Take the 2-minute tour ×
Unix & Linux Stack Exchange is a question and answer site for users of Linux, FreeBSD and other Un*x-like operating systems.. It's 100% free, no registration required.

My question is about choosing Linux distribution that don't cause hardware errors. Here is my problem, I have Western Digital 500 hard drive, and first Linux I use it was Ubuntu 9.04 and everything was ok, that I move to Ubuntu 10.04 LTS. After a while the Diagnostic Tool show me that HD has bad sectors. The store that I bought my computer replace the hard drive. I install Ubuntu 10.04, and after 4-5 mouths the Diagnostic Tool show me bad sectors. My HD is still on warranty and they again will replace it but, I must replace the Linux Distribution, this is too much for my nerves.
Someone can give me explanation to which distro to move. My experience with Linux is: openSuse 10.02 (some problems with flash drivers)
Ubuntu 9.04 and Ubuntu 10.04.

share|improve this question
1  
... Your hardware keeps failing, but you want to replace the software? –  Ignacio Vazquez-Abrams Feb 10 '11 at 9:26
7  
I guarantee that the Linux distribution was not responsible for your hardware errors. –  Cody Gray Feb 10 '11 at 9:26
    
Maybe consider where and how the hardware is used. Is it 24/7 running? Is it in surrounding that is hot (sunshine, heater), wet (rain, high humidity), dust/sand around, are its fans unblocked... –  rene Feb 10 '11 at 9:32
add comment

migrated from stackoverflow.com Feb 10 '11 at 15:40

This question came from our site for professional and enthusiast programmers.

3 Answers

The hardware problems could not have been caused by your Linux distribution. It seems that you're just very unlucky with hard drives, or you are mishandling them (vibration or mechanical stress could damage the hard drive surface).

share|improve this answer
    
The problem is that the same hard disk, work fully operational with no bad sectors for 1 year (on Ubuntu 9.04), and how the newly hard disk is just 5 mouth and have a lot of bad sectors (on Ubuntu 10.04) –  Xoke Feb 10 '11 at 13:05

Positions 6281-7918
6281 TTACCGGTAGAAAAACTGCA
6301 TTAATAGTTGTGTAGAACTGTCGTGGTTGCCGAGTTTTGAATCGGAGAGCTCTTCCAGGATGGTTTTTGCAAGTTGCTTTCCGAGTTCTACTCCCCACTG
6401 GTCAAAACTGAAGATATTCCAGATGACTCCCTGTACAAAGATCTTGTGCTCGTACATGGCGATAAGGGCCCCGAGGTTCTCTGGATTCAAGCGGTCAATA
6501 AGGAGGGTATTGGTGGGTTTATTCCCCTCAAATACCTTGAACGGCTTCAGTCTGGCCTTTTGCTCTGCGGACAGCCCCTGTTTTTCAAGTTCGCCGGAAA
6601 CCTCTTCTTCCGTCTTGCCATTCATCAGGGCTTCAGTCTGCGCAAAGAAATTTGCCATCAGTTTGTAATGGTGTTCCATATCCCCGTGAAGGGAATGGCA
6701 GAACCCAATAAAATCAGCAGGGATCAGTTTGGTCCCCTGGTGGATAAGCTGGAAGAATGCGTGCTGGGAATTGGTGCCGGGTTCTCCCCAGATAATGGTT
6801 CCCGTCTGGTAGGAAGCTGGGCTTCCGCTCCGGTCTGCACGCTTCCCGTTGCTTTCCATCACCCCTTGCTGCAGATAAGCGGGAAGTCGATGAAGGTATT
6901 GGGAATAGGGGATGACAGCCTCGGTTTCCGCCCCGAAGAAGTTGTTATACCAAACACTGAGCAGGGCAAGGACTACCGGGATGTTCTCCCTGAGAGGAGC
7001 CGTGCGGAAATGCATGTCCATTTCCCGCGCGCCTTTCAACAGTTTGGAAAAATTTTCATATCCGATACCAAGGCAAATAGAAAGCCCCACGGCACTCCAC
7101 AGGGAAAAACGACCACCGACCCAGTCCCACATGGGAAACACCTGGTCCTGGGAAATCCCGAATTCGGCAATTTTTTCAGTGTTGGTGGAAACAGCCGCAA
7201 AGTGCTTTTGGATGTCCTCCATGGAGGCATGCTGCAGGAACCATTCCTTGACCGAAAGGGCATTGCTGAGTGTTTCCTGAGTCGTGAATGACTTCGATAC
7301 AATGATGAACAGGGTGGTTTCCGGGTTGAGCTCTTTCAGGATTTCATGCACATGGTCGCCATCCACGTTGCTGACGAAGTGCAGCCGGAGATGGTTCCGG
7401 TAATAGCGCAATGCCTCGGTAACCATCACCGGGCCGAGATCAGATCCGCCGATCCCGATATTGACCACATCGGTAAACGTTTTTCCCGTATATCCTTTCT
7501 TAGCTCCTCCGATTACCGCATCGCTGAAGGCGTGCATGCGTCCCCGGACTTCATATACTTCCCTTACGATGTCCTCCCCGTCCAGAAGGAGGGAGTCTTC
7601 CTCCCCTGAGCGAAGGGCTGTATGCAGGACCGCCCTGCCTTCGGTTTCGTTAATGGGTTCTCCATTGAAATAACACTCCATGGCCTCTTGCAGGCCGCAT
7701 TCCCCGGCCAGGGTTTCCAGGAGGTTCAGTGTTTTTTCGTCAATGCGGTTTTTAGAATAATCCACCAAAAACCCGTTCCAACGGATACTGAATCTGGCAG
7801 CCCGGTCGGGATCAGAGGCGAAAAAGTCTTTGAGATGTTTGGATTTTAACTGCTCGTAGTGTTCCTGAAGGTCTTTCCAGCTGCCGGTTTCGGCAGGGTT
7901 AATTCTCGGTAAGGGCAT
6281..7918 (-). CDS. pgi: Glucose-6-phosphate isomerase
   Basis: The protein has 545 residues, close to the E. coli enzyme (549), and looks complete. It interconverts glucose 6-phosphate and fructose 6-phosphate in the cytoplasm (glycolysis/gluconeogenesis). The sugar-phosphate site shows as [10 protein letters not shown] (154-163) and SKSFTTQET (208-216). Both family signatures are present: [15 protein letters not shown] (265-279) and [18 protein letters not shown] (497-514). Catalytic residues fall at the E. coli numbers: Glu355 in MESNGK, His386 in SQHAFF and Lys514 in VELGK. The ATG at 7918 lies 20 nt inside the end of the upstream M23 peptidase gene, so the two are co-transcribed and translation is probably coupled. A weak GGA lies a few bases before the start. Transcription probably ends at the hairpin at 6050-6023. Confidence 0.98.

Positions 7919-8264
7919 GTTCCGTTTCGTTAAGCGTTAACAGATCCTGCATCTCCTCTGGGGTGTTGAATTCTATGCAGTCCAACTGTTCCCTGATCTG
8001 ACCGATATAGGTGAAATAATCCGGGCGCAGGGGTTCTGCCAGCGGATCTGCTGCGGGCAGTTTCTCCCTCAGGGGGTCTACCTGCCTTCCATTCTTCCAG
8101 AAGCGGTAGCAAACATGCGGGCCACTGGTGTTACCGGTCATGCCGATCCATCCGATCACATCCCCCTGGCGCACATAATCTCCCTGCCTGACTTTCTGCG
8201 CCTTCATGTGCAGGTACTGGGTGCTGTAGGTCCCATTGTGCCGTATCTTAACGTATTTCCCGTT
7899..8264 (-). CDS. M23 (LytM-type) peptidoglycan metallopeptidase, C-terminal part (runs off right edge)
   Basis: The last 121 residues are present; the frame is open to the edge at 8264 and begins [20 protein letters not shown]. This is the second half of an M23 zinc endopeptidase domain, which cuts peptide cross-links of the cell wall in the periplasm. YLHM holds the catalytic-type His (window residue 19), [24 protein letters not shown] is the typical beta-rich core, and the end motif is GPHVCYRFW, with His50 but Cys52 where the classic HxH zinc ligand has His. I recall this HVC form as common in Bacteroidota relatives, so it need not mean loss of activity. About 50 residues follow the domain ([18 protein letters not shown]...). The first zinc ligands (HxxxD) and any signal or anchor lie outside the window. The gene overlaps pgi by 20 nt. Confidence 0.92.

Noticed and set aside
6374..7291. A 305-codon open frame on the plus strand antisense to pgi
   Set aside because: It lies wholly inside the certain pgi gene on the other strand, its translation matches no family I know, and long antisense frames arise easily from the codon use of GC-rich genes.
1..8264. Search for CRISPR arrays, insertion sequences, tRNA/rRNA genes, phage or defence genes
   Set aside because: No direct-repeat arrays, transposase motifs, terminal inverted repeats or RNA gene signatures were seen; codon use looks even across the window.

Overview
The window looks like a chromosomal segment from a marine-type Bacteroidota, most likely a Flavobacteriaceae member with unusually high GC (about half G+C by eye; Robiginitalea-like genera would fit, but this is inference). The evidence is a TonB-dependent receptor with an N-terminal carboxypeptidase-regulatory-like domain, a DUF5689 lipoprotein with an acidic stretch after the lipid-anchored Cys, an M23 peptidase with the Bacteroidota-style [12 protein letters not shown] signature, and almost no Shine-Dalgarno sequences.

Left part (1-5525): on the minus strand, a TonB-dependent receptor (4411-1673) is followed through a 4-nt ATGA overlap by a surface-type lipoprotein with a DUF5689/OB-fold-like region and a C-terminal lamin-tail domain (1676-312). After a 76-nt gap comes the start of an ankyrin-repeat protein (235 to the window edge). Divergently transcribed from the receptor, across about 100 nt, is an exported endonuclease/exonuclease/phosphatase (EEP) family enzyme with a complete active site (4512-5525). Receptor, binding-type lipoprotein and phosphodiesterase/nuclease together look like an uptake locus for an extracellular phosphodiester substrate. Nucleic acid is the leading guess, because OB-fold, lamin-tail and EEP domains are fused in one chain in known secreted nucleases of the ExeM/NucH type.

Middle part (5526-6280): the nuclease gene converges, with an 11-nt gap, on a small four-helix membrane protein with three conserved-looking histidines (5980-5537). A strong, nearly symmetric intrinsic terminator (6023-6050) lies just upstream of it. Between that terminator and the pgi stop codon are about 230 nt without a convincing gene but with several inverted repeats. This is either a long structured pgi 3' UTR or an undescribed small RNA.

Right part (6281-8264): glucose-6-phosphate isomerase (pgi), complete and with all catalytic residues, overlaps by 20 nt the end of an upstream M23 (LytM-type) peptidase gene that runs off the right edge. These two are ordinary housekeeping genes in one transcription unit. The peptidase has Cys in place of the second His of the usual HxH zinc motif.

@Xoke: So you got a bad hard drive. Why do you think that it's unheard of for a hard drive to fail after 5 months? –  Falmarri Feb 11 '11 at 6:51
add comment

I seriously doubt it that any Linux distribution, let alone a popular one that is used by millions of people can cause bad sectors on the hard disk. More so, same OS components like kernel and file system modules are shared by many Linux distributions.

It can be just bad coincidence or there might be something else wrong with your system - I had problems with hard disks caused by faulty motherboard before.

share|improve this answer
1  
In this case it's bad sectors (surface damage), so I find it unlikely that a motherboard could be the culprit. –  Gintautas Miliauskas Feb 10 '11 at 9:33
2  
Unlikely but certainly possible. Rogue disk controller wrecked havoc in my drives before, other faulty hardware (e.g. RAM, fans) can easily cause them too, directly on indirectly. Even software (malicious or buggy) can cause them. –  barduck Feb 10 '11 at 9:58
add comment

It's unlikely that your OS is causing the failures. As disks increase in size and data density, the likelihood of encountering a bad sector is increasing. I would expect a new disk to see bad sectors as time went on.

More likely, any other distros you've used that didn't report failures were simply not reporting them, or didn't even detect them (silent failures). Also, I'd check with your warranty repair -- you might be getting refurbished units that have filled their bad sector defect tables already. Read up on using smartctl to diagnose the problems on your disk. (Although research has proven that not all disk problems are reported by SMART, it's still a good place to start.)

share|improve this answer
    
I've heard that SMART isn't even 100% reliable on errors it does find. It might say a drive is bad when it really isn't. I'm pretty sure the tool the asker was using would have used SMART, so it may have been a false positive. –  jonescb Feb 10 '11 at 17:36
    
Indeed, I've heard that too. However, that's still the hardware's fault, and not Linux or the SMART tools thereon. –  jsbillings Feb 10 '11 at 18:34
    
Harddrives increase in size since they were invented. If the likelihood of bad sectors would increase meanwhile, more people would encounter them and stop using such unreliable things. The argument is flawed; factories have tolerances, how many disks might fail, if they don't meet this criteria they won't sell the next generation. –  user unknown Feb 11 '11 at 9:41
    
@user unknown: I think the evidence backs me up here. –  jsbillings Feb 11 '11 at 13:15
add comment

Your Answer

 
discard

By posting your answer, you agree to the privacy policy and terms of service.